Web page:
“I’ll never leave my music. This is the one thing that gives me my private world,” Mimi Rosenberg told Washington Jewish Week after her retirement in 1993 from what is now the American Youth Philharmonic Orchestras.
Today, the violinist turned conductor and music teacher says that still is true. Although Rosenberg, a native of Brooklyn, N.Y., laid down her conductor’s baton, her former students and colleagues have not forgotten the high bar she set for them 24 years ago.
Sitting in the living room of her Fairfax home, she thumbs through a sizable photo album. There are photographs, newspaper clippings and other memorabilia the Philharmonic Orchestras compiled about Rosenberg’s time there as a retirement gift.
Rosenberg asks that her age not be disclosed because “when [people] know my age, they say ‘How wonderful you are still walking around.’ I feel that what I am doing has nothing to do with age. I want people to judge me as they see me.”
And as Rosenberg’s friend of 35 years, Ed Faggen, put it: “Mimi has always been a bundle of energy. … You wouldn’t think she is anywhere near the age she is.”
Former students and colleagues of Rosenberg who were interviewed for this story agreed with Faggen’s sentiment, one adding Rosenberg is a “contained ball of intenseness.”
“I think having someone like Mimi as a teacher is priceless because you see someone who has fine training, plays well and is really solid at running [an orchestra],” says Elizabeth Adams, who played violin under Rosenberg’s direction as a fifth-grade student.
Today, the 34-year-old Adams is an accomplished musician, having performed across the United States, Canada, Europe and Russia. She also mentors young musicians and is an adjunct professor at George Mason University.
She credits her time with Rosenberg, who she calls an “absolute firecracker,” as motivating her to pursue music beyond grade school. Adams also says Rosenberg was unlike other conductors she met.
The Philharmonic Orchestras was initially the youth education arm of the Fairfax Symphony Orchestra, in which Rosenberg, who trained at the Julliard School in New York, was a violinist. The education program split off from the Fairfax Symphony in 1964 and became the Northern Virginia Youth Symphony Association, which Rosenberg helped to found. The symphony became the American Youth Philharmonic Orchestras in 1999 and trains Washington-area musicians up to age 21.
“If you don’t expect kids to play well, they won’t,” says Bonnie Hudson, a former conductor at the Philharmonic Orchestras. “If you expect them to produce what they are capable of producing, then you can get them to play well.”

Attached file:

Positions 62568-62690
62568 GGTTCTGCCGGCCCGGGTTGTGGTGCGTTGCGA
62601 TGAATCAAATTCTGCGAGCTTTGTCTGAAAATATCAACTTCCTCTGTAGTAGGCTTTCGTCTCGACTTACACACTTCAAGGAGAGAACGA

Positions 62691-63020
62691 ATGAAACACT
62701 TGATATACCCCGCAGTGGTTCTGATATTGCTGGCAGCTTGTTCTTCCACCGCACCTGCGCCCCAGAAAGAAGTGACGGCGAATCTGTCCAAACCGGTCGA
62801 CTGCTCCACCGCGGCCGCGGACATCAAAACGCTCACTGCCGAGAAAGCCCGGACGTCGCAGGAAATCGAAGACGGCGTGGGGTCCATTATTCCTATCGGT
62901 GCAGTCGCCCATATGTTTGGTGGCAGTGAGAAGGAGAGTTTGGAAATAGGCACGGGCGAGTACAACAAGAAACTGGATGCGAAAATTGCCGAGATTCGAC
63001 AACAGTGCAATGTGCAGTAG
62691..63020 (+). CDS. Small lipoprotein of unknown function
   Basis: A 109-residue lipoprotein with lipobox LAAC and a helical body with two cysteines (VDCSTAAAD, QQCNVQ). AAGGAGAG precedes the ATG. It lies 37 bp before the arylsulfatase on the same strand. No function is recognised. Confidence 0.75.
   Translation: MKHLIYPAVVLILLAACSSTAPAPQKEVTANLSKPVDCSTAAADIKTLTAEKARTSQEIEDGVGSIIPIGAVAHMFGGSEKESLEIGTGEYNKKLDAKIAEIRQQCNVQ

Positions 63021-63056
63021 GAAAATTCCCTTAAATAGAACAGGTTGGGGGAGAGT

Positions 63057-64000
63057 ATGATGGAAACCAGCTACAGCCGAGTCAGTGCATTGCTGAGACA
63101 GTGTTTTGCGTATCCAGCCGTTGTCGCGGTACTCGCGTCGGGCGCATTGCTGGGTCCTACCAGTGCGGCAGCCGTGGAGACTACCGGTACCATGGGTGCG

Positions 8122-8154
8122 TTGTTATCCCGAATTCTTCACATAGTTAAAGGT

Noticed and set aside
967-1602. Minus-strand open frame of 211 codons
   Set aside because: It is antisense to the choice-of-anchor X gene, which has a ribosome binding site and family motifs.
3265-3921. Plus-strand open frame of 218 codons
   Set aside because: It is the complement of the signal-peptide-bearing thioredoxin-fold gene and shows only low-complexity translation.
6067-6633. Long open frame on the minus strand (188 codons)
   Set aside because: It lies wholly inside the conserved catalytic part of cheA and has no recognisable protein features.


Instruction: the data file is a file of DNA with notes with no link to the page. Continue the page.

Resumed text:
Hudson says Rosenberg did just that for all of her students at the Philharmonic Orchestras.
“I was in Mimi’s group for only one year, but she left a lasting impression. She had a passion for music and did not tolerate foolishness,” says Karen Chisholm, who played cello under Rosenberg’s direction as a seventh-grade student.
Since leaving the Philharmonic Orchestras, Chisholm, 37, earned a bachelor’s in music education and taught orchestra in Fairfax County Public Schools for nine years. She also played with the Haase Quartet and Fairfax Symphony Orchestra. Chisholm remembers Rosenberg as a “kind, but firm director.”
“We would listen attentively because she was quick to point out those who were chatting,” Chisholm says.
Rosenberg still keeps a busy schedule. She is a member of the Jewish Community Center of Northern Virginia, where she exercises daily and is considered “unofficial staff” for her commitment to regularly organizing and scheduling events such as a discussion between journalists and brothers Marvin and Bernard Kalb.
She laughs at the suggestion of some JCC staff members who say she is “as sharp as a tack.” “I don’t know how sharp of a tack I am,” she says.
She also teaches violin regularly.
“I get along with the kids, I’m at their level now,” she says of teaching. “When you get older you get down to their level.”
Being at her students’ level means understanding issues they confide in her about, such as not wanting to take music lessons. Rosenberg says some students face tremendous pressure from their parents to be accomplished musicians. If a student confides in her that he or she doesn’t enjoy the lessons, she will speak to the parents on the child’s behalf.
Rosenberg scaled back her teaching in recent years. She once taught 20 students weekly. Today she only has six and is wary of accepting any more.
She admits retiring from teaching has crossed her mind, especially when her husband of six decades,
Max, died last year. But her own children, Jan, Paul and Shelly, have encouraged her to continue.
“I thought it [was] time for me to stop, and I just couldn’t do it,” she says. “When I teach these children, it means a lot to me because I know [music] will be very valuable to them in the future.”